Movement-sensitive neurones in the toad's retina
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- Ewert, J.P. & Hock, F. Exp Brain Res. (1972) 16: 41. doi:10.1007/BF00233373
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Neuronal classes. Recordings from single optic nerve fibers of the common toad Bufo bufo (L.) have revealed three types of retinal ganglion cells which correspond to classes II, III and IV in the frog.
Receptive field organization. All neurones have a central excitatory field, ERF, surrounded by an inhibitory one, IRF (Fig. 10a, b). The ERF for each cell class was ERFII ≈ 4°, ERFIII ≈ 8°, ERFIV = 12–15°.
Illuminance change over the entire visual field had no effect on class II neurones, produced an “on — off” response in class III and an “off” response in class IV (Fig. 2b–c).
Angular size of stimuli moved through the central rezeptive field (constant angular velocity and stimulus background contrast). (i) Squares: As the edge length approached the ERF diameter, the discharge rate of all neurones increased, then decreased for larger squares which activated the inhibitory surround (Figs. 3, 4a). (ii) Extending a vertical stripe in the horizontal direction of movement had a similar effect (Fig. 4b). (iii) Elongating a horizontal stripe by more than 2° in the direction of movement produced no change in the discharge rate (Fig. 4c). (iv) Simultaneous movement of two stimuli a and b through the ERF caused a greater discharge than for either allone. Responses to a in the ERF were inhibited if b was in the IRF (Fig. 5).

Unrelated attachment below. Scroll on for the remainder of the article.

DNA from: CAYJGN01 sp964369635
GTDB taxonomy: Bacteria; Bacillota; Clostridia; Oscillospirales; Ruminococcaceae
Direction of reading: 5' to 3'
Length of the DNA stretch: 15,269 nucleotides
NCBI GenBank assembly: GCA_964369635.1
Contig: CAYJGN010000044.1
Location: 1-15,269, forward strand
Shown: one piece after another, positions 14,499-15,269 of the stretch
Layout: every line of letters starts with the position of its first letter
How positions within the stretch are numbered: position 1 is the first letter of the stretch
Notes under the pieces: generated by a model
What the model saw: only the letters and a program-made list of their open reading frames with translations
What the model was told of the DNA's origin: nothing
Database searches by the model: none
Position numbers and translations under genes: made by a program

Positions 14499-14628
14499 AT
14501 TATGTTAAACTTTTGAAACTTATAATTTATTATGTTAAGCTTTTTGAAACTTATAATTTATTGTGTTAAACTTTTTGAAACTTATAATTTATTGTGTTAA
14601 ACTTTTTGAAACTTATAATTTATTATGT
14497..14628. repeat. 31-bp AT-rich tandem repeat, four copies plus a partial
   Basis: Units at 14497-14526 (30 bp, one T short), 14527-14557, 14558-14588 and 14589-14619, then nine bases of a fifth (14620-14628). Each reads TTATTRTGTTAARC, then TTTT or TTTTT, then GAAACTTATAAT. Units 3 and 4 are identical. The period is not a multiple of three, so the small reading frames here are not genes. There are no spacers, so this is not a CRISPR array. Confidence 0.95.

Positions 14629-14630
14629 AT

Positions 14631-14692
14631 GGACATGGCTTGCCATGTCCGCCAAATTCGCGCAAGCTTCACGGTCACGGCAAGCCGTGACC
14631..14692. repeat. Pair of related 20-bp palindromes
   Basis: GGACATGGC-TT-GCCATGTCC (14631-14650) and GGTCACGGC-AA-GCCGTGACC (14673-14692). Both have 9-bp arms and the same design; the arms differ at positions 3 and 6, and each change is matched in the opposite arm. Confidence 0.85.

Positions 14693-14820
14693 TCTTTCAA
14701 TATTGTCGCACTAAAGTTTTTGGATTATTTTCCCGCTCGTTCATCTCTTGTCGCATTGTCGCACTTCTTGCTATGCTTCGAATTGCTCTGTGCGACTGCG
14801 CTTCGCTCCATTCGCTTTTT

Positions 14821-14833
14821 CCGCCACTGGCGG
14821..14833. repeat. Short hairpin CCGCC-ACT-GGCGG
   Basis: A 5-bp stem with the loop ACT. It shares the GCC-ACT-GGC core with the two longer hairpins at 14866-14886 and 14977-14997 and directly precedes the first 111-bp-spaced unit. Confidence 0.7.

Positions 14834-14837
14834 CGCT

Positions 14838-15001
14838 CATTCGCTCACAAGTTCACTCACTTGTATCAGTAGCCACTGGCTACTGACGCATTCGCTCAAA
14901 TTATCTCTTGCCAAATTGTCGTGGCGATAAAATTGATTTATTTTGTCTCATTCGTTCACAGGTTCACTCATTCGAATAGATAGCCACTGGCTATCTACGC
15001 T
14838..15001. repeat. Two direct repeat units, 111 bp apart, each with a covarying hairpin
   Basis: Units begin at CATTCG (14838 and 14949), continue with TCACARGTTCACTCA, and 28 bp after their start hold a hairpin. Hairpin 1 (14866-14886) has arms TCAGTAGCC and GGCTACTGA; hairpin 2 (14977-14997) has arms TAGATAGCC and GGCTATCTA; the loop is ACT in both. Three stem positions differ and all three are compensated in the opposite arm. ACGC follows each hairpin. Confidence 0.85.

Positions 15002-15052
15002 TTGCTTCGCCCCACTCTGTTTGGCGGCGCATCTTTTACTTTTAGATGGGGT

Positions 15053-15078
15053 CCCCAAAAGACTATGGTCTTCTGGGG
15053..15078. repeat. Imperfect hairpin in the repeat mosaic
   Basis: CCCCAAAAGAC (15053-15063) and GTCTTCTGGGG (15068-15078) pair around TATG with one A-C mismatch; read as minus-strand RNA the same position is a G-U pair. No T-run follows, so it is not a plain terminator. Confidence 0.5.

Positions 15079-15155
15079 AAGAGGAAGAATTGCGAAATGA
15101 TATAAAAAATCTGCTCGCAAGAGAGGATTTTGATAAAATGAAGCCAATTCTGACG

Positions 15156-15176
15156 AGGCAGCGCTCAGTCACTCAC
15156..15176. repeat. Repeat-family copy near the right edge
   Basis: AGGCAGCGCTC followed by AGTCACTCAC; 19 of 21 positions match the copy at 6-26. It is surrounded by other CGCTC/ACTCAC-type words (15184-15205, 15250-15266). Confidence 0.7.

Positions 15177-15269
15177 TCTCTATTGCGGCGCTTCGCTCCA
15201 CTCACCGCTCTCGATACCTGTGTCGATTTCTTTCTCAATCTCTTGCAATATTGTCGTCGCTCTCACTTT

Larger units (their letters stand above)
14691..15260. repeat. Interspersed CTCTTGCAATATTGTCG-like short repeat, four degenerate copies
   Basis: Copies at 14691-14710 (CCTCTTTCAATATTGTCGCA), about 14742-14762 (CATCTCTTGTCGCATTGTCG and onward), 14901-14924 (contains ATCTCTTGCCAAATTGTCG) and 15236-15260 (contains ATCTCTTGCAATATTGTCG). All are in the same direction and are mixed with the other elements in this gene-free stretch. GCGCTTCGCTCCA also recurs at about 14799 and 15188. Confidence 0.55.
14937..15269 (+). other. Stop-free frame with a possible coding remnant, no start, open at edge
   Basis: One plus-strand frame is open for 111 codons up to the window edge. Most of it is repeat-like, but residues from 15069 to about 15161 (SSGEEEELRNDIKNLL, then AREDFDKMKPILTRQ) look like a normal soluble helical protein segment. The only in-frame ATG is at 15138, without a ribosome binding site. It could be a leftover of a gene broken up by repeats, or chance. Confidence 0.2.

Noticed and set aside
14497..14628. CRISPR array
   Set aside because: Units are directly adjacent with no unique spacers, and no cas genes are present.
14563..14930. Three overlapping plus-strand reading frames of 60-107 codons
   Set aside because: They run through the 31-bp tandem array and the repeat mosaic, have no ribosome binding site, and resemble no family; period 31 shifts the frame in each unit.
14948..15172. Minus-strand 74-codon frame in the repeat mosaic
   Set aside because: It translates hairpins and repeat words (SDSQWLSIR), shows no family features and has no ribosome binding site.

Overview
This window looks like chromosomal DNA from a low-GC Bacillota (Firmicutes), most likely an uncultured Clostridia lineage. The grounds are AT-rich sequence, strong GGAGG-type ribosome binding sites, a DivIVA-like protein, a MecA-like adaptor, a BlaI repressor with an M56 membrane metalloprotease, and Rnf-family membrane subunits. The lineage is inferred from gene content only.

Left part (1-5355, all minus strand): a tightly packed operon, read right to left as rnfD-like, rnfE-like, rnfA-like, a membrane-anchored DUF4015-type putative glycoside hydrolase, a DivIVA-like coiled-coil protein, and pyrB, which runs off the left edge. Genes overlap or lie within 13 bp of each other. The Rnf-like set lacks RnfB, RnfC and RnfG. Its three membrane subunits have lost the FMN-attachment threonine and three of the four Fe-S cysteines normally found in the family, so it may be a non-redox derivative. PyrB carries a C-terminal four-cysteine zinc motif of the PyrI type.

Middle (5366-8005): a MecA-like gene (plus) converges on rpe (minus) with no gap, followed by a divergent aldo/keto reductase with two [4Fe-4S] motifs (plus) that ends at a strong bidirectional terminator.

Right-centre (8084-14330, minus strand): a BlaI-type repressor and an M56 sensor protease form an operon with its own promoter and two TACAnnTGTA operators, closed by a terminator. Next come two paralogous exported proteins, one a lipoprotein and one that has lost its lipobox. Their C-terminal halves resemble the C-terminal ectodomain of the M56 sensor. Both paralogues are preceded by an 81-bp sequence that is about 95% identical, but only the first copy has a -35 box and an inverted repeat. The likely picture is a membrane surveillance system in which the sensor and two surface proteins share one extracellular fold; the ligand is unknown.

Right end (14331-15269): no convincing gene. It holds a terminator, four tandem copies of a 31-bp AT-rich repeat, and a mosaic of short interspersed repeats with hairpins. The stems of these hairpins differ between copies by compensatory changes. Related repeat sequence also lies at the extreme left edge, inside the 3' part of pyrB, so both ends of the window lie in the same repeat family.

Increased angular velocity (constant contrast and angular size) produced increased activation of all neurones (Fig. 6a–d). The degree of increase was different in each neuronal class (Fig. 7A).
Stimulus background contrast (constant angular size and velocity). The discharge rate generally increased for increasing contrast between stimulus and background (Fig. 8). A white stimulus against black background produced maximal activation of class II neurones; black on white was maximally effective for the other two classes (Fig. 9a–c).
Input-output functions. A power function best describes the relationships between impulse frequency and (i) stimulus angular velocity, and (ii) stimulus background contrast (Eqs. 9, 11). Impulse frequency is logarithmically dependent on stimulus area (Eqs. 3–6).
Retinal output and visual behaviour. The neurophysiological findings are compared with quantitative results previously obtained from corresponding behavioural experiments concerning visually induced prey-catching and avoidance reactions.